Joe writes: I believe that this had to happen. Things had gone way off course. I certainly believe the causes and feelings for the most part were Catholic. But you can’t just decide your going to make up your own rules and expect the Church to be able to bend to that extent. It is very sad, a failure that hurts all. But, it is never to late to rally back and be one with Jesus again.
Denis writes: My sense is that [Father Joseph Williams] wants to be a good pastor and that ideology is not his focus. Unfortunately the Church is judged by the very public actions of the hierarchy. Rewarding Bernard Law with a plush assignment in Rome when he disgraced himself and scandalized the world is bad enough. But for the Pope to take a week to recognize that welcoming a Holocaust denier back to the Church (and then only after a Lutheran, Chancellor Merkel, forced his hand) establishes beyond any reasonable debate that the institutional church has abandoned all moral sense in favor of an institutional ideology. The tens of thousands of good priests have their work undone by the hierarchy’s disposition to ignore the needs of the flock in favor of the needs of the shepherd’s association. “Jesus wept.”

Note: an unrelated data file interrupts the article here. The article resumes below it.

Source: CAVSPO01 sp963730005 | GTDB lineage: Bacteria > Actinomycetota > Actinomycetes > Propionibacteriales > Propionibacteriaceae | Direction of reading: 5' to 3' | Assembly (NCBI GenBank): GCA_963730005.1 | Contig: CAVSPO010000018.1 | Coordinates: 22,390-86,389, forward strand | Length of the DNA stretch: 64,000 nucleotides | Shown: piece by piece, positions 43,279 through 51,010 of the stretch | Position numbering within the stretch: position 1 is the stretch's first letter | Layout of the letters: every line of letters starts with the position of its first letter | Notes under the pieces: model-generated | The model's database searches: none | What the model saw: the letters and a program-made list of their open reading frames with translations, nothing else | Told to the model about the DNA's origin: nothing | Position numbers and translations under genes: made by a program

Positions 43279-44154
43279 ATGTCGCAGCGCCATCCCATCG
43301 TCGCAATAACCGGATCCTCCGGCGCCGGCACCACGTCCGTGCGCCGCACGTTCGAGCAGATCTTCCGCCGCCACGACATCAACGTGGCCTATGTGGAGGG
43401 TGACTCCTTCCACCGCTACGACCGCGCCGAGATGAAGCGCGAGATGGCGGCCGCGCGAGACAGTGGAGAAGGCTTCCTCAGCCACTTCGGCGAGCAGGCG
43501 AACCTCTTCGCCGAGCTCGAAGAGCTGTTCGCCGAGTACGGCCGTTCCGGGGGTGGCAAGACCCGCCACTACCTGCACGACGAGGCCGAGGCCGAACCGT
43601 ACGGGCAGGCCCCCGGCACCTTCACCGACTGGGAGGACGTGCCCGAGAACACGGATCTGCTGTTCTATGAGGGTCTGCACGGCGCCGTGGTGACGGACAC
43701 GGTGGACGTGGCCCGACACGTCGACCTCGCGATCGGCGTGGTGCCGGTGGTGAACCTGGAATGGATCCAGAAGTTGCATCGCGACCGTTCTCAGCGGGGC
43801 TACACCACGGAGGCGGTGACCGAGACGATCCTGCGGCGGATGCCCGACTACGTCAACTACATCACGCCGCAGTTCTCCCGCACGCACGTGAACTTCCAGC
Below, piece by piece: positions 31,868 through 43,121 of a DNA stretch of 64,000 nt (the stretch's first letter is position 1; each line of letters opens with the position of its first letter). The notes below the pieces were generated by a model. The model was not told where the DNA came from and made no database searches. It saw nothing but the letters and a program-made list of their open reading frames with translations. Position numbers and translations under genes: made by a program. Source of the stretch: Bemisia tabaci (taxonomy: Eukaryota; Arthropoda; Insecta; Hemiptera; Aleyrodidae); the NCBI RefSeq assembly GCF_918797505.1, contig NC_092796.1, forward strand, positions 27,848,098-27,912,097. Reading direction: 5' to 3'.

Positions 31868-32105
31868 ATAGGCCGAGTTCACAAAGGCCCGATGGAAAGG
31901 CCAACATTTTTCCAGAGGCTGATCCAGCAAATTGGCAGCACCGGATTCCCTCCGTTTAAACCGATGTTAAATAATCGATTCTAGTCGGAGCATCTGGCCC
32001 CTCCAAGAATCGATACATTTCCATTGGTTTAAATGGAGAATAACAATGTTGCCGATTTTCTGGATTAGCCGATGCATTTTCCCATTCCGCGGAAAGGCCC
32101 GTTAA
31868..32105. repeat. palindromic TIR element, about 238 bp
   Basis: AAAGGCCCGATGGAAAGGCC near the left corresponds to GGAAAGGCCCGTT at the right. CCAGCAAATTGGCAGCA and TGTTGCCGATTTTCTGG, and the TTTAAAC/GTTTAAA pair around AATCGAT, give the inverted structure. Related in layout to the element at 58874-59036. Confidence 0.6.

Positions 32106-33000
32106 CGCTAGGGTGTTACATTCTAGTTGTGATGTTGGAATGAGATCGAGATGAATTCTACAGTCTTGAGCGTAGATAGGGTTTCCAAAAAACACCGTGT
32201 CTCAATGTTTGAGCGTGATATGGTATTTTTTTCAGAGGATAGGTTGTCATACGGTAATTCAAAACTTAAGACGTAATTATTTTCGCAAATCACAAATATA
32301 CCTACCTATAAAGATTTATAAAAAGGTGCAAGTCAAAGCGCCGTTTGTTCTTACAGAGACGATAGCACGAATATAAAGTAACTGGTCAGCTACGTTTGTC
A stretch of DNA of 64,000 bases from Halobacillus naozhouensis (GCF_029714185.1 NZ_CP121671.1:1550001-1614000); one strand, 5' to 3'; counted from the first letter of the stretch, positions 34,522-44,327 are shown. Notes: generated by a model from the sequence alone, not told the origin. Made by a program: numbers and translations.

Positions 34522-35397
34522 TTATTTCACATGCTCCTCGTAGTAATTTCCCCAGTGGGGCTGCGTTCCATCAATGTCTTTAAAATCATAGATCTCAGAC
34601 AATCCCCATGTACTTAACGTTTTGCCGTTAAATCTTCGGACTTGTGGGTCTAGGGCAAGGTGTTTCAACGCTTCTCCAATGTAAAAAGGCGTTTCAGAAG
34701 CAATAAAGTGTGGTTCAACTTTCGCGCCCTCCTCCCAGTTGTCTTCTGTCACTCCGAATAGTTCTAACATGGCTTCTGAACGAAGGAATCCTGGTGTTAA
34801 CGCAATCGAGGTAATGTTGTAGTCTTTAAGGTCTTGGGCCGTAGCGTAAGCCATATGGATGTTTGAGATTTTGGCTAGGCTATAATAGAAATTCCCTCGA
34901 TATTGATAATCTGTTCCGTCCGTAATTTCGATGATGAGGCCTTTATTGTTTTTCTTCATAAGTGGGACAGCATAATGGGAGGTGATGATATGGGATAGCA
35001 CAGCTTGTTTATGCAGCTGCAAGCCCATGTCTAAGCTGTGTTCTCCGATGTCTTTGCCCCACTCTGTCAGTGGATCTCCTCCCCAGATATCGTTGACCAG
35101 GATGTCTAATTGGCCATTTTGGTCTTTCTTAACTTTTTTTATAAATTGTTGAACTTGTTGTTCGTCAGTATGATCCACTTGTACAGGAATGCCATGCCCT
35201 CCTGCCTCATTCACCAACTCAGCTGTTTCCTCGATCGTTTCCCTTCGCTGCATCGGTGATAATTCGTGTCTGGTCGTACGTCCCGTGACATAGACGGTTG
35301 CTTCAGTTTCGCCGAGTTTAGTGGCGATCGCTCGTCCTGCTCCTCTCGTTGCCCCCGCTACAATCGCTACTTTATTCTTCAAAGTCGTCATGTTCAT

Modesta26 writes: Fr. Willaims and Deacon Ruby, Thank you for your dedication to the Church. Thank you for providing the Sacraments to us. Thank you for your courage, may the Good Lord grant you perseverance and reward you greatly for your dedication to Him. Keep up the good work. God Bless you.
Tom writes: I don’t want to argue with Fr. Joseph when he says, “They didn’t see that people were hurt by the liberties taken with the liturgy.” But I will say that the actions taken by the archdiocese ignored the tremendous amount of healing that I saw at St. Stephen’s in the 26 years I attended mass there. People found healing in our liturgies and these people, working for social justice as demanded by the gospel, worked to bring healing to the neighborhood and our city. The Catholic Church managed just fine during the 40 years our liturgy evolved at St. Stephen’s. The new archbishop took a different path from his two predecessors, and reacted with power instead of healing. His actions have hurt both the parish and the greater Church.